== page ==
Islamic terrorists screaming “Allahu akbar” murdered 89 people in the Bataclan theater last November.
Almost exactly one year to the night that ISIS-affiliated terrorists attacked the Bataclan, killing 89 people, Sting reopened the Parisian concert hall that he first played decades ago during the early days of the Police.
The singer, who asked for a moment of silence in fluent French, told the crowd, “In re-opening the Bataclan, we have two important tasks to reconcile. First, to remember and honor those who lost their lives in the attack a year ago, and second to celebrate the life and the music that this historic theater represents. In doing so we hope to respect the memory as well as the life-affirming spirit of those who fell. We shall not forget them.”
The venue’s VIP area was reserved for survivors and the families of those who were killed there on Nov. 13, 2015.
One survivor, 25-year-old Aurelien Perrin, who lost his friend Nicolas Berthier in the attack, told the Associated Press about his experience that night and what brought him back to the Bataclan.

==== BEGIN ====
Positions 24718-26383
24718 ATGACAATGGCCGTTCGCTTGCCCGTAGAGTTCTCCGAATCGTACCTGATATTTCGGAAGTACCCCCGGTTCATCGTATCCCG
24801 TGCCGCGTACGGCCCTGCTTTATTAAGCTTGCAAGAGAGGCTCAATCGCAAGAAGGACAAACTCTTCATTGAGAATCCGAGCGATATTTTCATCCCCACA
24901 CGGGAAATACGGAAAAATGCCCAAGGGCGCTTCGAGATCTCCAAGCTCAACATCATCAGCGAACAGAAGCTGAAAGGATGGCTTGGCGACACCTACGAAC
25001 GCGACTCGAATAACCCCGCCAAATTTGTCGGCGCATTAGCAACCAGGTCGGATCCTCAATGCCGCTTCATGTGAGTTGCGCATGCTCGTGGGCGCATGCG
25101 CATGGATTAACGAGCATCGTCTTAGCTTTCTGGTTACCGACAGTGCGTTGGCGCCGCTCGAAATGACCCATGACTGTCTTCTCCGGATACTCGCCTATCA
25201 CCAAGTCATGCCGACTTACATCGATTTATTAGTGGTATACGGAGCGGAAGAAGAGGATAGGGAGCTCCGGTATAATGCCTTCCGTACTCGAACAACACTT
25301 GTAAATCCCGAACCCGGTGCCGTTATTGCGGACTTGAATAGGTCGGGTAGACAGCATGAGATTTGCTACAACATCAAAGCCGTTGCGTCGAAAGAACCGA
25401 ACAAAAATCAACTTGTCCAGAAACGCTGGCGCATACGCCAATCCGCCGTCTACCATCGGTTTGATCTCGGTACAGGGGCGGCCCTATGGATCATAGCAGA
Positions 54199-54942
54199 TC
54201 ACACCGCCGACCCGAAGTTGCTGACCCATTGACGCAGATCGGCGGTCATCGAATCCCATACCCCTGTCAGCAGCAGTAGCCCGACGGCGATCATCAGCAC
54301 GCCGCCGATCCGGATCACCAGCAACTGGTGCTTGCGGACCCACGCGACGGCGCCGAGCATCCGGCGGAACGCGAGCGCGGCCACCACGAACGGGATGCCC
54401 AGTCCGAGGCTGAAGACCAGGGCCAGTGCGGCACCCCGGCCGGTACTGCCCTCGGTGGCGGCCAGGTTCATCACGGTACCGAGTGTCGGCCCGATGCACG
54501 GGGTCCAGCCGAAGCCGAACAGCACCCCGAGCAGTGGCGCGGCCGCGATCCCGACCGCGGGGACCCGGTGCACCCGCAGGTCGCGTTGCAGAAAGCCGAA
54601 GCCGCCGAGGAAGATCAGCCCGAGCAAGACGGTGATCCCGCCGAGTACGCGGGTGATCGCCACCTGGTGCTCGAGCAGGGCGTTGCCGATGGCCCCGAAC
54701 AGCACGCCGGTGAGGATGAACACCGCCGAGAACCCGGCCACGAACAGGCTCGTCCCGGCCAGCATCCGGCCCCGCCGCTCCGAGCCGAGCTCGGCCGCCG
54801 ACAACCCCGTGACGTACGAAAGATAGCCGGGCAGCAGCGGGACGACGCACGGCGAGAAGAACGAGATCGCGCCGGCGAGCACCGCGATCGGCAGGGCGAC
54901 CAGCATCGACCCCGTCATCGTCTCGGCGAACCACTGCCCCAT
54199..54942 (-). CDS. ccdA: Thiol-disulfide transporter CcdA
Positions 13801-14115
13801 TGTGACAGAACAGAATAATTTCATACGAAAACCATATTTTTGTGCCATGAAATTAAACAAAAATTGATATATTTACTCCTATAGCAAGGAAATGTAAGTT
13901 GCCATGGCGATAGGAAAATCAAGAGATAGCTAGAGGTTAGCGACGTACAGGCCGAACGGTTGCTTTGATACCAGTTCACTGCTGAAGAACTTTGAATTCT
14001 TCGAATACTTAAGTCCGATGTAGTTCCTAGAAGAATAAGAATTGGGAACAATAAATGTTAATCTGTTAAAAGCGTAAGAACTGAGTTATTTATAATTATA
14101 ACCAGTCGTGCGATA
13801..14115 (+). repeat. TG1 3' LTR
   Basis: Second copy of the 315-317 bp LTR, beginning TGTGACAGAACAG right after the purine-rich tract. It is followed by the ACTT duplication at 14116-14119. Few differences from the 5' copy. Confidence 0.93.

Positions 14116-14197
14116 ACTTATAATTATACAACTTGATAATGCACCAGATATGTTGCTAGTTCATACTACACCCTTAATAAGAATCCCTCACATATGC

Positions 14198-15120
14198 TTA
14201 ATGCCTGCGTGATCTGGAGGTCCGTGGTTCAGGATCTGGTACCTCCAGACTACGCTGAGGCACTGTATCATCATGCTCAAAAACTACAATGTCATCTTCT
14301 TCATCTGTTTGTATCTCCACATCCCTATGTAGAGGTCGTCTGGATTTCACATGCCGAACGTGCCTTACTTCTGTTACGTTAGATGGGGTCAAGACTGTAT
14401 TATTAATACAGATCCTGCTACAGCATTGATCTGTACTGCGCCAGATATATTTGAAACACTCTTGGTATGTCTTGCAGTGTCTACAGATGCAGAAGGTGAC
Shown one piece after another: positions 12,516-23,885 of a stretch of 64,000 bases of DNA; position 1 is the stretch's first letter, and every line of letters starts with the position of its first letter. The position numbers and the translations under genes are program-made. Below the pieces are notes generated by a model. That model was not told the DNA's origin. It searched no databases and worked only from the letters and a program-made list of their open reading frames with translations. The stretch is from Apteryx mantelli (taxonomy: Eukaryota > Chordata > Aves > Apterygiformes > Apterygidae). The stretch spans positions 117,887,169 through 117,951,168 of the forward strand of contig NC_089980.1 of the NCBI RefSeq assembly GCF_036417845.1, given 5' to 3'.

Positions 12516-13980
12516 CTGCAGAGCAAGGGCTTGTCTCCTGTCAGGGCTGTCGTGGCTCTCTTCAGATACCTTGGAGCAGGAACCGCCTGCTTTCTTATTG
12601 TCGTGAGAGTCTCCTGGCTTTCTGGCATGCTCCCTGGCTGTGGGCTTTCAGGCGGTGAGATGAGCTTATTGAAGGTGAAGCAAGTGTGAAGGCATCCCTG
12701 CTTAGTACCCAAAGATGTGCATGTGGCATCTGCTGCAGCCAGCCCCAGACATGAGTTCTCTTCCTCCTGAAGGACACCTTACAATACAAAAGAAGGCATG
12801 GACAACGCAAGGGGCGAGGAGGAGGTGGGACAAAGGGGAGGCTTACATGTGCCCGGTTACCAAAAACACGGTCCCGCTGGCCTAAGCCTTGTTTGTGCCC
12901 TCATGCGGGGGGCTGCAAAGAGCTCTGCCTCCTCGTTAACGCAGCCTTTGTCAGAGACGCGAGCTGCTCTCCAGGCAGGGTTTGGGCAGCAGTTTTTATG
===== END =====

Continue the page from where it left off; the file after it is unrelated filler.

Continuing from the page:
“I came alone tonight,” he said. “It’s very emotional, as I keep getting flashbacks of that night. I was standing just there, just the other side of the bar when it happened. Tonight is the first time I’ve been back here since,” he said, adding that he hasn’t gone to any bars or movie theaters in the past year.
“I’m here because it’s important to finally finish a concert that was never allowed to end. It’s for the memory of my friend and for all the 90 people who died,” he said.
Though the concert was dedicated to the people lost that night, Sting also made an effort to include those who share the same religion or ethnic background with the terrorists.
French-Lebanese trumpeter Ibrahim Maalouf joined Sting for An Englishman in New York and Fragile. The set also included Desert Rose, his 1999 hit which featured Arabic lyrics sung by Algerian artist Cheb Mami.
Sting even sang the Arabic expression “Inshallah (God willing),” calling it “a magnificent word.” The room applauded but later, Tommy Robinson, a far-right English activist, called the gesture “disrespectful” on Twitter.
What a cock.
I bet none of the Islamic terrorist’s victims families thought it was god’s will that their loved ones died.
– USA Today